• And Vancouver Parks and Recreation has a fantastic interactive map for locating parks with potable water access.  Please **NOTE**  Due to the excessive heat, certain activities have been canceled or rescheduled… See Here
  • Beautiful Savior Lutheran Church 12513 SE Mill Plain Blvd   8/2-8/3 open 12 pm – 8 pm.  Please bring a book or whatever you like to do while you keep cool.  Water and light snacks will be provided.  Service animals welcome.
  • St Joseph Catholic Church, 6600 Highland Drive Marion Hall (Large Building next to the church and behind the parish office  12 pm-8 pm
  • C-Tran reminds individuals you can ride all day in air conditioned buses with the purchase of the daily fare.  Buses will continue running at transit centers.

In Washougal: 

  • Cooling stations are now available at Washougal municipal complex at 1701 C Street during business hours to provide relief from the expected high temperatures.
  • City Hall:  1701 C Street  M – F 8-5 pm
  • Washougal Library:  Normal Hours
  • Washougal Community Center: Tues- Fri  5-9 pm
  • The city of Washougal is providing Cooling Station starter kits as the faith based community are assisting in the relief efforts.  The kits contain large laminated signs and waters to every church wanting to assist.  For more information visit
  • Bethel Community Church 1438 B Street Tues-Fri 9 AM 2 PM
  • Columbia Ridge Assisted Living:  2300 W 9th St Washougal   Open until 8:30 pm

 Additional Locations to Stay Cool:

Lobby of Firstenburg Tower at PeaceHealth

Day                        Date                      Time Open                         Time Closed

Week  of               8/1-8/4                     11:00 A.M.                         7:00 P.M.


Important Additional Items:

  • Pets are not allowed in the Hospital to include the lobby/common areas unless they are an ADA Service Animal
  • PeaceHealth is supplying water.
  • There are drinking fountains available
  • PeaceHealth will be supplying a safe and COOL environment for the community to rest.
  • For any Security concerns please call 360-514-2000

211 Info has also activated their list of cooling centers in their database.  Check out .

Clark County Fire District 6 reminds folks they are always welcome to drop into any station if they do not feel well or are  suffering from heat exhaustion.

How Are We Doing?

A team of assessors from the Commission on Accreditation for Law Enforcement Agencies, Inc. (CALEA®) will arrive next week to review Clark Regional Emergency Services Agency’s (CRESA’s) policy and procedures, management and support services.

As part of the on-site assessment, agency employees and members of the community are invited to offer comments by calling 360-992-6274 on Tuesday July, 18, 2017 between the hours of 1:30pm and 3:00pm.  Telephone comments are limited to 10 minutes and must address the Agency’s ability to comply with CALEA standards.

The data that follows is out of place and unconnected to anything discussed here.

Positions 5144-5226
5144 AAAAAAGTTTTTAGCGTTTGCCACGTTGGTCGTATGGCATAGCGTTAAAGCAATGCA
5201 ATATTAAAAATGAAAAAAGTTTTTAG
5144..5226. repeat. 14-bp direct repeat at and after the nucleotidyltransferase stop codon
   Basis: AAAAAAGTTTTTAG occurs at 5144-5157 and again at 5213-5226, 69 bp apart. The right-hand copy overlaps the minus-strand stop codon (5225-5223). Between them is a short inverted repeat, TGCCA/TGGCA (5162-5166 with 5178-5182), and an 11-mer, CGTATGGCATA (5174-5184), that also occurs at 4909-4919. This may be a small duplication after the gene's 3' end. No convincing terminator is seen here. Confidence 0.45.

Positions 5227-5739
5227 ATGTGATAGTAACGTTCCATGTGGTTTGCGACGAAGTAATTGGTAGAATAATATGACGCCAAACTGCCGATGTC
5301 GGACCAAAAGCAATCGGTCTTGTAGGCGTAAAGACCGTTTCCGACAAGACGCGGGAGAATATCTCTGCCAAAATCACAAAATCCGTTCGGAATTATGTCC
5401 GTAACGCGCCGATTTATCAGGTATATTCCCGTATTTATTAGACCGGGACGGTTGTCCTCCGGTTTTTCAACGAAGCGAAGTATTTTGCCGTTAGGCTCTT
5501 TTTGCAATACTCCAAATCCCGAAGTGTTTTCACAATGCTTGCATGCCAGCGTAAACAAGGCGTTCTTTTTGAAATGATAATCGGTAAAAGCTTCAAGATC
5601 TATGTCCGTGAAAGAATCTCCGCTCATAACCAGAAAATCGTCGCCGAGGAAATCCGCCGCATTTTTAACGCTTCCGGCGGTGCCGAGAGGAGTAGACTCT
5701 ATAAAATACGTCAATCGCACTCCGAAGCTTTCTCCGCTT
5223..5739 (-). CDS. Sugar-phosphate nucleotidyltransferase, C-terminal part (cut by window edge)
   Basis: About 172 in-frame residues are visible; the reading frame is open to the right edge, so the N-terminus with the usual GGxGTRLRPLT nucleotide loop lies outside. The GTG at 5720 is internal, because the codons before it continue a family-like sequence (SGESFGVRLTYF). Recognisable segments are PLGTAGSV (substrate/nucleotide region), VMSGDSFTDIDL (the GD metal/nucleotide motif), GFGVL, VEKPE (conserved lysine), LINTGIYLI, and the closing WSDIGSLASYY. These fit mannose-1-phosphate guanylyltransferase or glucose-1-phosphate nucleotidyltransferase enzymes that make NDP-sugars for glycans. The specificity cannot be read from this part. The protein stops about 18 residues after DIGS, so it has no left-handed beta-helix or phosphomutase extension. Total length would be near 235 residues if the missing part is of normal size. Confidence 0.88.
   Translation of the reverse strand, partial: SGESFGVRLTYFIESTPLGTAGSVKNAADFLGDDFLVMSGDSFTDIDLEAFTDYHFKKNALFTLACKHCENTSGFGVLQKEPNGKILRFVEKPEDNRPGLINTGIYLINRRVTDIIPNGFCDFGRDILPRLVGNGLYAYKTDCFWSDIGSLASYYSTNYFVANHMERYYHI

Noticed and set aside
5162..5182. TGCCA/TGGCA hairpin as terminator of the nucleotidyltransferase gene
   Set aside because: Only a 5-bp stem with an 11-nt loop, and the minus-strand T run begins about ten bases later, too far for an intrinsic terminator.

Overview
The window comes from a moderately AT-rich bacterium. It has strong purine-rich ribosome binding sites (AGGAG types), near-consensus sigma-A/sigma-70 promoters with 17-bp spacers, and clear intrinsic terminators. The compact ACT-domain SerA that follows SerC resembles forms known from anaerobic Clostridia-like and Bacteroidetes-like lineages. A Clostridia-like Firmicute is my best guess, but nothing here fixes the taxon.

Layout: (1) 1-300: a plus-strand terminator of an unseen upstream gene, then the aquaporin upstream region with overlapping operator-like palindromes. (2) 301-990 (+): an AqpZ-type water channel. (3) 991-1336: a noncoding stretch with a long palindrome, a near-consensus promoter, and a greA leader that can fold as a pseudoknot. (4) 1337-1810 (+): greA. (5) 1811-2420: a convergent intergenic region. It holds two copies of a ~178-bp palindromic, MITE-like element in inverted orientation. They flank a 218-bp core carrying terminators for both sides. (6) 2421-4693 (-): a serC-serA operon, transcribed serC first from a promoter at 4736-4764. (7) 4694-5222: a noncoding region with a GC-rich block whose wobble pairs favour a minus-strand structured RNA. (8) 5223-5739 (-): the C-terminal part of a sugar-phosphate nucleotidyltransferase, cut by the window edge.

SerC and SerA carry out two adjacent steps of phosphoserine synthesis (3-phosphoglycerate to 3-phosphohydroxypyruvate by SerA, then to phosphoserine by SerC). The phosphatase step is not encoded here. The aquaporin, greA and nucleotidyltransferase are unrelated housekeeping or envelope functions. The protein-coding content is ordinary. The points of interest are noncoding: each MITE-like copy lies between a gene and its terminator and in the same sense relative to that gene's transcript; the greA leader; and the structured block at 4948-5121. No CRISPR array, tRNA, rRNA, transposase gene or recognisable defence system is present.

If you wish to submit written comment about CRESA’s ability to comply with the standards of accreditation, please send them to :  Commission on Accreditation for Law Enforcement Agencies, Inc. (CALEA), 13575 Heathcote Boulevard, Suite #320, Gainsville, Virginia 20155.


More about this assessment can be found in our full release.  CALEA Onsite Visit.

Fireworks.. Being a Good Neighbor

The Fourth of July is a big deal here in Clark County and many love to celebrate Independence Day with lavish fireworks displays. Unfortunately,  the careless and perhaps unwelcome use of fireworks can lead to problems.  Quite often people will call 911 for help in resolving these problems.

Here are frequently asked questions about fireworks we get at our 911 center and some guidelines for when its best to call 911:

When are they legal??

  • July 3rd: 9 a.m. to 11 p.m. North of 219th St in Unincorporated Clark County, Amboy, Battle Ground,  Ridgefield, and Yacolt.  (10 a.m. to 10 p.m. in La Center)
  • July 4th: 9 a.m. until midnight everywhere except Vancouver and La Center. In La Center, it’s 10 a.m. to 11 p.m.
  • July 5th: they are legal in Battle Ground from 9 a.m. to 11 p.m.,  Ridgefield from 9 a.m. to 9 p.m. and Yacolt 9 a.m. to 9 p.m.
  • Fireworks are Illegal at all times within the City of Vancouver City Limits.

What about the big noisy ones?  Aren’t they illegal?

Nope. Even the fireworks that rattle your windows and set off your car alarm are legal.


What about the ones that shoot clear up into the sky? They must be illegal.

Nope – most of those are legal too

Here is a guide for identifying illegal fireworks and explosives.

Here’s a legal overview of state fireworks regulations..


What if someone is shooting fireworks “dangerously”?

It depends on what you mean by dangerously.  Is life or property at risk?  If yes, call 911.


My pets and livestock are being traumatized by the noise!

Fireworks can be traumatic for animals.  If your pet has issues with loud noises please contact your vet for solutions to keep them calm.

Here’s a good article about helping your pet cope with fireworks.

So when can I call 911?
  • If fireworks are still going off after midnight (11 p.m. in La Center)
  • If there is a fire
  • If there is an injury
  • If someone is recklessly using fireworks and putting lives in danger
  • If people are being reckless and putting others in danger

Do Not Call 911 –

  • Because your neighbors are setting off fireworks
  • Because it is 10:30 PM and you need to get up early tomorrow
  • The noise is upsetting your animals
  • If someone is using fireworks illegally within the City of Vancouver limits please call 311 or 360-693-3111 where you will be asked to provide in progress reporting, location information.